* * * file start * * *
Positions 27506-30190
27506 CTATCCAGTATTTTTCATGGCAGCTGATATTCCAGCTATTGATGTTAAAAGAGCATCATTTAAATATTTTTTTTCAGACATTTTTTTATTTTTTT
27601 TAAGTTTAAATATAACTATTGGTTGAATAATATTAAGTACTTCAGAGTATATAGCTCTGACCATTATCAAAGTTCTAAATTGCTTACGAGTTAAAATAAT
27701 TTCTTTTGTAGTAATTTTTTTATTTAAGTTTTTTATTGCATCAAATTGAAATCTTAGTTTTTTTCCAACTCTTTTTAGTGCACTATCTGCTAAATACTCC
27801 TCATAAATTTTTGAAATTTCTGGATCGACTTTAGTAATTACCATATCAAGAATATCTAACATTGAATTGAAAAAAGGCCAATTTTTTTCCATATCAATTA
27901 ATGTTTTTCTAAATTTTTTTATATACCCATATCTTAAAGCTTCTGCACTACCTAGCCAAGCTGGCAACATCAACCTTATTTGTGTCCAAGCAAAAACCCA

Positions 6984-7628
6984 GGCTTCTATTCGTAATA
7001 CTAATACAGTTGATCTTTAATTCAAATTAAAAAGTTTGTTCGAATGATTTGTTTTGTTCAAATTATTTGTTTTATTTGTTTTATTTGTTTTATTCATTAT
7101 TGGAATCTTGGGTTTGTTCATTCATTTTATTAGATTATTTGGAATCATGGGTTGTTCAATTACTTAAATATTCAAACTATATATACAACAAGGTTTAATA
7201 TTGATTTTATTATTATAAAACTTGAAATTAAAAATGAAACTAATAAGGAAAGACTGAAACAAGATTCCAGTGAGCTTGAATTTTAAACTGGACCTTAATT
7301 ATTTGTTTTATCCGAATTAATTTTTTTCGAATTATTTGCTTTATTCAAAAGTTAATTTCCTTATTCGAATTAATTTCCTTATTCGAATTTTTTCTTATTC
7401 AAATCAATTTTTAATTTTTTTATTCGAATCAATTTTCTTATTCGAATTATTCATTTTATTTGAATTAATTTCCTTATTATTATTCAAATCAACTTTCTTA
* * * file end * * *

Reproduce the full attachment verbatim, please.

Positions 27506-30190
27506 CTATCCAGTATTTTTCATGGCAGCTGATATTCCAGCTATTGATGTTAAAAGAGCATCATTTAAATATTTTTTTTCAGACATTTTTTTATTTTTTT
27601 TAAGTTTAAATATAACTATTGGTTGAATAATATTAAGTACTTCAGAGTATATAGCTCTGACCATTATCAAAGTTCTAAATTGCTTACGAGTTAAAATAAT
27701 TTCTTTTGTAGTAATTTTTTTATTTAAGTTTTTTATTGCATCAAATTGAAATCTTAGTTTTTTTCCAACTCTTTTTAGTGCACTATCTGCTAAATACTCC
27801 TCATAAATTTTTGAAATTTCTGGATCGACTTTAGTAATTACCATATCAAGAATATCTAACATTGAATTGAAAAAAGGCCAATTTTTTTCCATATCAATTA
27901 ATGTTTTTCTAAATTTTTTTATATACCCATATCTTAAAGCTTCTGCACTACCTAGCCAAGCTGGCAACATCAACCTTATTTGTGTCCAAGCAAAAACCCA

Positions 6984-7628
6984 GGCTTCTATTCGTAATA
7001 CTAATACAGTTGATCTTTAATTCAAATTAAAAAGTTTGTTCGAATGATTTGTTTTGTTCAAATTATTTGTTTTATTTGTTTTATTTGTTTTATTCATTAT
7101 TGGAATCTTGGGTTTGTTCATTCATTTTATTAGATTATTTGGAATCATGGGTTGTTCAATTACTTAAATATTCAAACTATATATACAACAAGGTTTAATA
7201 TTGATTTTATTATTATAAAACTTGAAATTAAAAATGAAACTAATAAGGAAAGACTGAAACAAGATTCCAGTGAGCTTGAATTTTAAACTGGACCTTAATT
7301 ATTTGTTTTATCCGAATTAATTTTTTTCGAATTATTTGCTTTATTCAAAAGTTAATTTCCTTATTCGAATTAATTTCCTTATTCGAATTTTTTCTTATTC
7401 AAATCAATTTTTAATTTTTTTATTCGAATCAATTTTCTTATTCGAATTATTCATTTTATTTGAATTAATTTCCTTATTATTATTCAAATCAACTTTCTTA